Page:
FTC asks district court to force MGM Resorts to comply to investigation

Federal Trade Commission Logo
Image: Shutterstock

Two months after MGM Resorts filed legal action against the Federal Trade Commission in the D.C. District Court, the FTC has struck back, filing its own petition in Nevada.

The petition requests the court compell MGM Resorts to comply with the FTC’s investigation into the September 2023 cyberattack on the company. In its court filings, MGM argued that, since it is not a financial institution, it is not subject to the group’s Civil Investigation Demand (CID). The casino company also asked for FTC Chair Lina Khan to dismiss herself from the case since she was on site when the cyberattack in Las Vegas took place.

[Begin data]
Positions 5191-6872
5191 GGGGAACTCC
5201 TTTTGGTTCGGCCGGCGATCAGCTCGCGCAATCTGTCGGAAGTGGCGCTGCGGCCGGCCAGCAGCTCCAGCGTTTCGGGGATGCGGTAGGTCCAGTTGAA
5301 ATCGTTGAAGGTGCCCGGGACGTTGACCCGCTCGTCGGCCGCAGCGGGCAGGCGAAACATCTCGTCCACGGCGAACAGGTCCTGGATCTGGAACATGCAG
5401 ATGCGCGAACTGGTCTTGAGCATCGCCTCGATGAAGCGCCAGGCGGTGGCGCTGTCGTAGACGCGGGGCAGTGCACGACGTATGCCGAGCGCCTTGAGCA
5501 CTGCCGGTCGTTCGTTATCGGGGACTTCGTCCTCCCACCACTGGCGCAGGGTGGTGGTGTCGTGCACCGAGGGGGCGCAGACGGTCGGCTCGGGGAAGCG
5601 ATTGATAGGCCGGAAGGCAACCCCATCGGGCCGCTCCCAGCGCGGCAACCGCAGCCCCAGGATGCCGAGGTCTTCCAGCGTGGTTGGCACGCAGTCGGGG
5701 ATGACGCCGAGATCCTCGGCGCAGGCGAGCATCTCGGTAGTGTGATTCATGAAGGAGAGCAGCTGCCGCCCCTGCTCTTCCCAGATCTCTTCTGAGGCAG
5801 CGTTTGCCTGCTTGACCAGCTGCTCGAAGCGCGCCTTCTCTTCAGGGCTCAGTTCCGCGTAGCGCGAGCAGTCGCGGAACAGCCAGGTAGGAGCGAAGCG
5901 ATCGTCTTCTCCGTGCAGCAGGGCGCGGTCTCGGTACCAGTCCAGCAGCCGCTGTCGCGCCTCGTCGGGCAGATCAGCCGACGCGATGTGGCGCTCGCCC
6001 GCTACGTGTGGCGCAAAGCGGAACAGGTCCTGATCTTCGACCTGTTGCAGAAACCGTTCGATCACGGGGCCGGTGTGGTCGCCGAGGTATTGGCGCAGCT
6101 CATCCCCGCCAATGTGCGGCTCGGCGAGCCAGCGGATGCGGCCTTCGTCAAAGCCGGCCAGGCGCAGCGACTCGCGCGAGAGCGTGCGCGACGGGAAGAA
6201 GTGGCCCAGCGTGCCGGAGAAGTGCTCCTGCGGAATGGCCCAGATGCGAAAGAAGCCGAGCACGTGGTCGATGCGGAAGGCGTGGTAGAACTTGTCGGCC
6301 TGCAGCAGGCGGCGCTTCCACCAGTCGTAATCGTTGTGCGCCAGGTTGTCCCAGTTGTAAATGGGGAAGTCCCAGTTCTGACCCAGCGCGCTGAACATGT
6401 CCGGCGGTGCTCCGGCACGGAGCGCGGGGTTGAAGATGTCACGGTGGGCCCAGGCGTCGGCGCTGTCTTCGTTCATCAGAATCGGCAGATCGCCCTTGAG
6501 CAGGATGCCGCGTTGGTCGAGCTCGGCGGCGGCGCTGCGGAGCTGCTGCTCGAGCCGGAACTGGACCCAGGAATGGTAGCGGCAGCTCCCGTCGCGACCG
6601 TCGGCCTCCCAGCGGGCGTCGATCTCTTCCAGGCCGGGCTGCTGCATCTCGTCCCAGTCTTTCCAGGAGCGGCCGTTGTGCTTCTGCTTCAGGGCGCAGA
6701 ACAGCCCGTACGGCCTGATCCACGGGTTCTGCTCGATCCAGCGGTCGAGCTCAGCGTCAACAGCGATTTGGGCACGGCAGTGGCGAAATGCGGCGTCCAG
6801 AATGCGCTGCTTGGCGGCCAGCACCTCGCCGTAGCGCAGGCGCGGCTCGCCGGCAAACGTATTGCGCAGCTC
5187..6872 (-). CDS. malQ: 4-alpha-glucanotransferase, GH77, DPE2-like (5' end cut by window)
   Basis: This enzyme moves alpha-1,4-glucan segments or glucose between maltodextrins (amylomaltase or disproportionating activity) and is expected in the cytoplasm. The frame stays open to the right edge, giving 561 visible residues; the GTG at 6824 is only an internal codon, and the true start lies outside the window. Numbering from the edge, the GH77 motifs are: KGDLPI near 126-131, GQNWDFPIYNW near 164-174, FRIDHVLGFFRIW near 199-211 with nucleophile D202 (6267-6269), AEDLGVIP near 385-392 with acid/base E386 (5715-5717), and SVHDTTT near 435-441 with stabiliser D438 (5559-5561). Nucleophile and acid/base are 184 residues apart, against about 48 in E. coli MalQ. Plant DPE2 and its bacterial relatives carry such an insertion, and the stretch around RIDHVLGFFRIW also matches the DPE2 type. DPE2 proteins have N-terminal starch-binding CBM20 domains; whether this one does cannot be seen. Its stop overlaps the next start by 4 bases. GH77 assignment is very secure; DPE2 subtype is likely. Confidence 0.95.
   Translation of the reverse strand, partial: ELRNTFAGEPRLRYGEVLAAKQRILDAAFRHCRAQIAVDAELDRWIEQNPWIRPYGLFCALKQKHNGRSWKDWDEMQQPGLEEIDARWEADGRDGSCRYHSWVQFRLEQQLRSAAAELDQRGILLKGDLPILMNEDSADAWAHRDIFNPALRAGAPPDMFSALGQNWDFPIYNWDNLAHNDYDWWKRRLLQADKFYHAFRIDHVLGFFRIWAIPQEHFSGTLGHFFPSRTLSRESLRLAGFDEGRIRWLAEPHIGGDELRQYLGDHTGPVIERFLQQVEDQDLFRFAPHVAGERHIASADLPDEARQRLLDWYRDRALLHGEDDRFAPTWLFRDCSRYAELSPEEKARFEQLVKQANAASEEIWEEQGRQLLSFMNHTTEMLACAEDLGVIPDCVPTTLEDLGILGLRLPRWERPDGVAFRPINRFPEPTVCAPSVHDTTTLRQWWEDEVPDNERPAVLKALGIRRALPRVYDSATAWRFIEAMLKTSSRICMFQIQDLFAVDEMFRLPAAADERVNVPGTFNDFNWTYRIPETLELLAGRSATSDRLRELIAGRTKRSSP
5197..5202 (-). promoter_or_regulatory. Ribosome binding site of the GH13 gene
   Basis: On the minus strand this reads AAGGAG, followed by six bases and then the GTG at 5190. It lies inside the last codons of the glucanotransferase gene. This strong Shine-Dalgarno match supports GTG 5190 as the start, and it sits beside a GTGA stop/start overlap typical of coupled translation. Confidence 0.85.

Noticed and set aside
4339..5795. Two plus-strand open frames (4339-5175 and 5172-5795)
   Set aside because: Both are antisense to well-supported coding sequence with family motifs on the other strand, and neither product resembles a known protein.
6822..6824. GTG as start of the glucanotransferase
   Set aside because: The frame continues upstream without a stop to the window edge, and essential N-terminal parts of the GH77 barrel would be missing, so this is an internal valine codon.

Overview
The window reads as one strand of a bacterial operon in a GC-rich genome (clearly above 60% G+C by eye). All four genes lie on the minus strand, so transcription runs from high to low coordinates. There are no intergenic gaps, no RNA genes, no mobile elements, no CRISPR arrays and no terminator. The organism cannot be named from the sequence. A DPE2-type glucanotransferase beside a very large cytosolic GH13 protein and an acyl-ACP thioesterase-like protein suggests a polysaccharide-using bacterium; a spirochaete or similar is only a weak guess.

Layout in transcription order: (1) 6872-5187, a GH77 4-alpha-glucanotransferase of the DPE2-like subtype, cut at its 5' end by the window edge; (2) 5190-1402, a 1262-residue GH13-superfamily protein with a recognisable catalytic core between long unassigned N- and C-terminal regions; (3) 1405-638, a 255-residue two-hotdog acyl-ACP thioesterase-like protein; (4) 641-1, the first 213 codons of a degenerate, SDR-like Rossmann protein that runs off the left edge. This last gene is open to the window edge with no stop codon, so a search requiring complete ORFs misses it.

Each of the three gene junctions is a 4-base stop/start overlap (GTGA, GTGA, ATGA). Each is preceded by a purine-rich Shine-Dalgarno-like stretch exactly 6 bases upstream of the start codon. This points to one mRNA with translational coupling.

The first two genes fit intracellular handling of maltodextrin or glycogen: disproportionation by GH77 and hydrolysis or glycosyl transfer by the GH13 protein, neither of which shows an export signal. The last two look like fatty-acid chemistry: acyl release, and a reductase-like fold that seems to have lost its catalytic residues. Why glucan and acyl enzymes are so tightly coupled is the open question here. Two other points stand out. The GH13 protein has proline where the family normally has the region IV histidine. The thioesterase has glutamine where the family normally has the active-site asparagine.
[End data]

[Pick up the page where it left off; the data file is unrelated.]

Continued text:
While there has been little progress in the D.C. District Court case, the FTC has taken action in Nevada, filing a request for the court to compel MGM to follow the CID. The complaint argues that MGM failed to explain why they would not be subject to the CID.

“MGM may argue, as it did in its PTQ, that it is not the type of entity subject to the Safeguards Rule and Red Flags Rule (respectively, a “financial institution” or “creditor”) and therefore the CID is improper. That argument is meritless. In the first instance, MGM’s jurisdictional objection has no bearing on the CID’s requests for information relevant to unfair or deceptive acts or practices violating Section 5 of the FTC Act, and MGM cannot deny that it is subject to the FTC Act.”

FTC argued that, as an institution that extends customers credit, MGM Resorts very much qualifies as a financial institution.

The FTC is asking for the court to force MGM’s hand. If the court rules in favor of the FTC, MGM will have ten days to respond to the information requested in the CID.